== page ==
Understanding the Different Business Writing Styles

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Business success depends on knowing your customer or target audience and understanding how to align your goals with their priorities. To connect with your customers on a meaningful level, your written communication must present your message in a meaningful way.

Connecting effectively also impacts your bottom line. Focusing on communication can prevent or mitigate a majority of office failures—86% of which are attributed to ineffective communication. It can also improve retention rates by up to 50%.

Naturally, there are a few different approaches to this, from using a style that’s informational to one that’s more persuasive. Understanding how and when to use different types of business writing styles will drastically improve business communication. We explain four approaches, plus how you can leverage them successfully.

The four business writing styles

Each of the four basic business writing styles has distinct characteristics and applications.

Informational

Informational business writing is used to educate your audience. Rather than inciting a specific action, informational writing should provide the reader with valuable knowledge and insight—and establish yourself or your brand as a voice of authority in the process.

Tips for writing informational pieces:

  • Be aware of your intended audience’s level of expertise.
  • Organize your information thoughtfully.
  • Avoid opinions; stick to the facts.
  • Include only relevant information.

Use the informational writing style when you want your reader to learn more about a topic relevant to your business. This style is ideal for: 

  • Internal reports, such as financial reports or quarterly reviews, and employee handbooks
  • White papers, webinars, and other educational materials shared with current or potential customers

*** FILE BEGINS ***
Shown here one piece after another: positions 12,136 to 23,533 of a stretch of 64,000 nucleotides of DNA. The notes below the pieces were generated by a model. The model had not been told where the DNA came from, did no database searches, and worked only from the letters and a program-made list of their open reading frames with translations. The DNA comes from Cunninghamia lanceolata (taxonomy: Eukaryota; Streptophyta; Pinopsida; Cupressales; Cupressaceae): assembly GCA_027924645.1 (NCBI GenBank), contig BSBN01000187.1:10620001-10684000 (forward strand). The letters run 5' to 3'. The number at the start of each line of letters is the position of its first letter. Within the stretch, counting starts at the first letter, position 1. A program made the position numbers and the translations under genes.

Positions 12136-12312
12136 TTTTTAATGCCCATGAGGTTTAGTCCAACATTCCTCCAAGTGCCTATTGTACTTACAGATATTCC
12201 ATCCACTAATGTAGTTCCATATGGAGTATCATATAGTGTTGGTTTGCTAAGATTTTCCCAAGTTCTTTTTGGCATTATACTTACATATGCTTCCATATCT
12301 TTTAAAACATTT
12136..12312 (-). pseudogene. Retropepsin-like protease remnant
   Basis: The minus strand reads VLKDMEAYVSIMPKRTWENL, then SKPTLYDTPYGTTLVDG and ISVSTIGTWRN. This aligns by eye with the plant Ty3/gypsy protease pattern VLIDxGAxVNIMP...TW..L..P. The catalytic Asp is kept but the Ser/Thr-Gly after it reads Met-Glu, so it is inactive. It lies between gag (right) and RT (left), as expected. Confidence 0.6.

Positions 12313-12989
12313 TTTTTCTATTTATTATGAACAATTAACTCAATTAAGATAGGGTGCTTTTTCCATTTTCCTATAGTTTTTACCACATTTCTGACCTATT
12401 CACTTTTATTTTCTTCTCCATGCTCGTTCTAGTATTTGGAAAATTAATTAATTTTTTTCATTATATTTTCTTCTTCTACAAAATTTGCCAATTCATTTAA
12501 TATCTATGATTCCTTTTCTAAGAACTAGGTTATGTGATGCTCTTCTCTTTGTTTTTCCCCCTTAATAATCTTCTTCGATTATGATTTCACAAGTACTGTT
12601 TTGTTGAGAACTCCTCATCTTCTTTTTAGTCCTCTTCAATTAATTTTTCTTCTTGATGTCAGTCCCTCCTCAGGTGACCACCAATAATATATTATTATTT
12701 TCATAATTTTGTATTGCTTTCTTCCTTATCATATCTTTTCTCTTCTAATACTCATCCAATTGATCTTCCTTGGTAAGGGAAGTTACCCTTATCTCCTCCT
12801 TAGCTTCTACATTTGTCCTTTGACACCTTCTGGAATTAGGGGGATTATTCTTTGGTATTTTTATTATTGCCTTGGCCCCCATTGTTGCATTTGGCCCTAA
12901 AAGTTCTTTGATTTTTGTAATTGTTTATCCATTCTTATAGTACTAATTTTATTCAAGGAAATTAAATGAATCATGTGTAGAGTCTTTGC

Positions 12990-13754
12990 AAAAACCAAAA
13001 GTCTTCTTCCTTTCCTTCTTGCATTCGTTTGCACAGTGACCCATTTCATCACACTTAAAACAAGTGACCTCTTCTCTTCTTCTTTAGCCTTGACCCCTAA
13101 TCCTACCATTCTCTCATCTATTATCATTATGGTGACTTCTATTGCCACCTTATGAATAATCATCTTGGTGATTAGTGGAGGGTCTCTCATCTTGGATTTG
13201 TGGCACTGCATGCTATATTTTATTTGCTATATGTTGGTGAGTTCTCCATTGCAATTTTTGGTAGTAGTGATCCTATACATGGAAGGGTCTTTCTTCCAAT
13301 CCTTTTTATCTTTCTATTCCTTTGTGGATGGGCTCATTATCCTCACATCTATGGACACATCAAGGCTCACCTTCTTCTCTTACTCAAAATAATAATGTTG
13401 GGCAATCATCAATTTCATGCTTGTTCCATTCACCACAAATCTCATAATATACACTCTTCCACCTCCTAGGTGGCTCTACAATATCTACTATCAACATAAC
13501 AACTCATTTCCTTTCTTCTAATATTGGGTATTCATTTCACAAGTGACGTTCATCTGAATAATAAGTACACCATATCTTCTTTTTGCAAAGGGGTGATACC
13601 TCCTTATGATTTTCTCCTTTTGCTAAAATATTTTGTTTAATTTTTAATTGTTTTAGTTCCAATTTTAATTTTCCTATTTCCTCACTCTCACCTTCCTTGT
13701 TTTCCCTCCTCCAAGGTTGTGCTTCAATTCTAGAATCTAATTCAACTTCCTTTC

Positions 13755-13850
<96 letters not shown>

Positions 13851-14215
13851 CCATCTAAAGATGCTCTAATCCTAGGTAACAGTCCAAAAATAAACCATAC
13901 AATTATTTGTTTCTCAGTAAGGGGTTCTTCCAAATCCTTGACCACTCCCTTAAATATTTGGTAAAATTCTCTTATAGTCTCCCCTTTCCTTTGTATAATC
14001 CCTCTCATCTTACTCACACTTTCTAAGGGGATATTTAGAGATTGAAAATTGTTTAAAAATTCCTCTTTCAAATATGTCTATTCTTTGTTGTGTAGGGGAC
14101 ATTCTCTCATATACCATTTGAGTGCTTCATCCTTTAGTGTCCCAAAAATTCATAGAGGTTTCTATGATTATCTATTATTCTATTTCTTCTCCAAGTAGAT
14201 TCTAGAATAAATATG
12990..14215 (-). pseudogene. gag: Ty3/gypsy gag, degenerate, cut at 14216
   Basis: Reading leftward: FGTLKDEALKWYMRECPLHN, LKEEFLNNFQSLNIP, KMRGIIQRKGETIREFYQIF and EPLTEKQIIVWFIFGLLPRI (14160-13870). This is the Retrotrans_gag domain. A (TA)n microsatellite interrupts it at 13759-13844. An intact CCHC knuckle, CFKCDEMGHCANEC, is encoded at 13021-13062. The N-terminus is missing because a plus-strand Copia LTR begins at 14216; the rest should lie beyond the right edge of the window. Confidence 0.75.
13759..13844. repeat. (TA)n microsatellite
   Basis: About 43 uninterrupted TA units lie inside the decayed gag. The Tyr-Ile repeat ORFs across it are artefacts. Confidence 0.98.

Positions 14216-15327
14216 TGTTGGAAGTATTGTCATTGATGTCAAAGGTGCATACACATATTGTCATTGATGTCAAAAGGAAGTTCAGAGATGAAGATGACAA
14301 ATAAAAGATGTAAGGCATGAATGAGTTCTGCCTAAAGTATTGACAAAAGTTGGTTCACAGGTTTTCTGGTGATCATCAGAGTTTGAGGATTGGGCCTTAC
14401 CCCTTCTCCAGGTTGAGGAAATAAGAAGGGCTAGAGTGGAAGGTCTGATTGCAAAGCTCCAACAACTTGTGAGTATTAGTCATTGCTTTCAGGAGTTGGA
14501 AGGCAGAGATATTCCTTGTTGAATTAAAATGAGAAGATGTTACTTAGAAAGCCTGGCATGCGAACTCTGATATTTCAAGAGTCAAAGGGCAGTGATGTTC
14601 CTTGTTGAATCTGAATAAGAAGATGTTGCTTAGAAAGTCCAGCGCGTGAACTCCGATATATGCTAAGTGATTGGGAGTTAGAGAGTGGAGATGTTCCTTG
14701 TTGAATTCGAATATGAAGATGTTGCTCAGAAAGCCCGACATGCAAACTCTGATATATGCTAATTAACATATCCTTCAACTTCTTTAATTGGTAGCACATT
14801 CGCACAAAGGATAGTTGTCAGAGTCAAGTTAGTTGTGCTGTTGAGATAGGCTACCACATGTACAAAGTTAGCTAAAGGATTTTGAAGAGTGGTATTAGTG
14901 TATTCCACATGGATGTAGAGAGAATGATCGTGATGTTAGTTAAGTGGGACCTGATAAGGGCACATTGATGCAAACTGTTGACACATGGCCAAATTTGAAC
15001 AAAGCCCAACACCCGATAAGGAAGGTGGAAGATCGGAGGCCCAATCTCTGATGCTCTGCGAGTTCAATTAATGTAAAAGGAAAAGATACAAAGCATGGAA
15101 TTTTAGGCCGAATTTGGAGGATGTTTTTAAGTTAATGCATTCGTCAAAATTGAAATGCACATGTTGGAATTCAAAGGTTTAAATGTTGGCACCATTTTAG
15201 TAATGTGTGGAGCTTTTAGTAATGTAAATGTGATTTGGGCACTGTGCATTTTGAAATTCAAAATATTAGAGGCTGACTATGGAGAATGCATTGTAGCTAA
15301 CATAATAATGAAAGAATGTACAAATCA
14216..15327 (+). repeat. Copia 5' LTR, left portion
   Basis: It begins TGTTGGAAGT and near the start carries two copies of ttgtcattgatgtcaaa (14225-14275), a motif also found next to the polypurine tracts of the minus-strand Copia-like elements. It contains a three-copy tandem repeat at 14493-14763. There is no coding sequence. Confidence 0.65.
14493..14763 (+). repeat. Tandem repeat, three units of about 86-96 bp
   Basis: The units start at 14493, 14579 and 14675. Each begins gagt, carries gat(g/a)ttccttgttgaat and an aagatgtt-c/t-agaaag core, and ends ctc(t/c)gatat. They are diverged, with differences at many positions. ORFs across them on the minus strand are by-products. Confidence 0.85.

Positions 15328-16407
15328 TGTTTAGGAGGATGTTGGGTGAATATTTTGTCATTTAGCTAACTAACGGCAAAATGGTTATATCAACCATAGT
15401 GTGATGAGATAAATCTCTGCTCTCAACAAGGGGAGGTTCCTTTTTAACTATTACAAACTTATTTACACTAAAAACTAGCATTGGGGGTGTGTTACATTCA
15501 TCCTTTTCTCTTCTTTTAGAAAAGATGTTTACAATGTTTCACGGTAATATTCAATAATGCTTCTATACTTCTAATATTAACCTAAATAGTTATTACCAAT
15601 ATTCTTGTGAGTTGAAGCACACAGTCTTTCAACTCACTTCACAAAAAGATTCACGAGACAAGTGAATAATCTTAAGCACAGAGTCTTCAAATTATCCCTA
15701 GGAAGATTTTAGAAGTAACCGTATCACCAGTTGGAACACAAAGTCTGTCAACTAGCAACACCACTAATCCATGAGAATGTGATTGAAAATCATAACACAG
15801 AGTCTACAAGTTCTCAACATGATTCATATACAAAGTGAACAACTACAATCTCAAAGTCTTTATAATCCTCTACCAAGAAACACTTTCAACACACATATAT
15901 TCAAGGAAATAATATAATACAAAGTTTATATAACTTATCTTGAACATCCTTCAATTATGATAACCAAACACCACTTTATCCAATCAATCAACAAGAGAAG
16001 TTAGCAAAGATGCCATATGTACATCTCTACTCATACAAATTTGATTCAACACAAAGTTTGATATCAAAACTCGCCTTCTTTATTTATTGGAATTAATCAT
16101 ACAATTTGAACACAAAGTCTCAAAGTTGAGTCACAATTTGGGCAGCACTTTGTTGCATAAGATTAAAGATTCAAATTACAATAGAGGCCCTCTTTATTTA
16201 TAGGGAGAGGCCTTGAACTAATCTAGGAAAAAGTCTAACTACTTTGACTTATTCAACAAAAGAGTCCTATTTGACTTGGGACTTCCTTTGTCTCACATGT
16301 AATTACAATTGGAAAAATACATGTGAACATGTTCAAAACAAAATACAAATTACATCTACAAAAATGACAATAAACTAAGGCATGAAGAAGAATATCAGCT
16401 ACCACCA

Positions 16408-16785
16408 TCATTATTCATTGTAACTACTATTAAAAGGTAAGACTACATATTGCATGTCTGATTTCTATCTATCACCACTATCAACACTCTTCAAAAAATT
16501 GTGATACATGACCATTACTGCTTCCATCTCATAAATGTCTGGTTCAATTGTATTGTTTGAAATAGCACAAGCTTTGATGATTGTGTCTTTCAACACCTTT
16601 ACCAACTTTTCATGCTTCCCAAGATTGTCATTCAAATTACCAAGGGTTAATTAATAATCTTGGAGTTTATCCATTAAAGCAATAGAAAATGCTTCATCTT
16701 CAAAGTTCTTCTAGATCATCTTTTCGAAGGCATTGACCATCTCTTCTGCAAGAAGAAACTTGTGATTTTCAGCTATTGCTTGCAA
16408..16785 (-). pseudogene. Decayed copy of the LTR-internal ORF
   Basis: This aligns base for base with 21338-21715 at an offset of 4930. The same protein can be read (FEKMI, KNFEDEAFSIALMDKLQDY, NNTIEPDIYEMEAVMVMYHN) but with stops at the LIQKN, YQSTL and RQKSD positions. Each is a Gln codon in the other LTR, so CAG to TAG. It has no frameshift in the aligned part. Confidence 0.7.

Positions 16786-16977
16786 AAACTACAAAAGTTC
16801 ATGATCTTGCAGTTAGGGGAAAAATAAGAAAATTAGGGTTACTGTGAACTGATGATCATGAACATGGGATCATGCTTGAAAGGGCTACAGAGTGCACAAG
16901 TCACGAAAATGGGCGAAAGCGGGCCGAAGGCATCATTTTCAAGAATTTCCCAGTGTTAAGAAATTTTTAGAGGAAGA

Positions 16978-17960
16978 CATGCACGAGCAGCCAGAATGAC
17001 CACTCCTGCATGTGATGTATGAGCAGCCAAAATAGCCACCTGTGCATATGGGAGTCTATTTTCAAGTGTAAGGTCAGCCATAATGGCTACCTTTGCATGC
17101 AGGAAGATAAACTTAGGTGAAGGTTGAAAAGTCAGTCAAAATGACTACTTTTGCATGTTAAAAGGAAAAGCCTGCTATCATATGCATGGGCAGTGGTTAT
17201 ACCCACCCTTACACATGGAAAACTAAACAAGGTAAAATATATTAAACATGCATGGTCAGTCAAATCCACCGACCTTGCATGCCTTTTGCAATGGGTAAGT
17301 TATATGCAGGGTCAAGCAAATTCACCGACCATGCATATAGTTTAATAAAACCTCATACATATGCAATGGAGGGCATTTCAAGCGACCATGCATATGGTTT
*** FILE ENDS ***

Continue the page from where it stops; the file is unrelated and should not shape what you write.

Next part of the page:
Instructional

Instructional business writing is similar to informational writing in that both help the reader learn something new. The difference, however, is the end goal. Instructional writing should teach the reader how to do something—how to use one of your products or how to troubleshoot common issues, for example.

Instructional writing establishes you or your brand as a trustworthy source of valuable information while helping your readers or customers accomplish their goals.

Tips for writing instructional pieces:

  • Keep your audience’s level of expertise in mind.
  • Break your instructions down into clear, simple steps.
  • Include solutions for commonly encountered problems.
  • Let your audience know where to go if they need more help.

Use the instructional writing style when you want to teach your reader how to do something related to your products or services. This writing style is especially useful for HR communications and customer support. Here are some examples of when to use this style:

  • Customer-facing “how-to” articles and documents such as user manuals, onboarding instructions, and support text
  • Knowledge libraries for customer service
  • Internal resources for professional development, such as training materials

Persuasive

The persuasive business writing style should convince your audience of something—usually, to take a specific action, such as to buy a product or make an investment.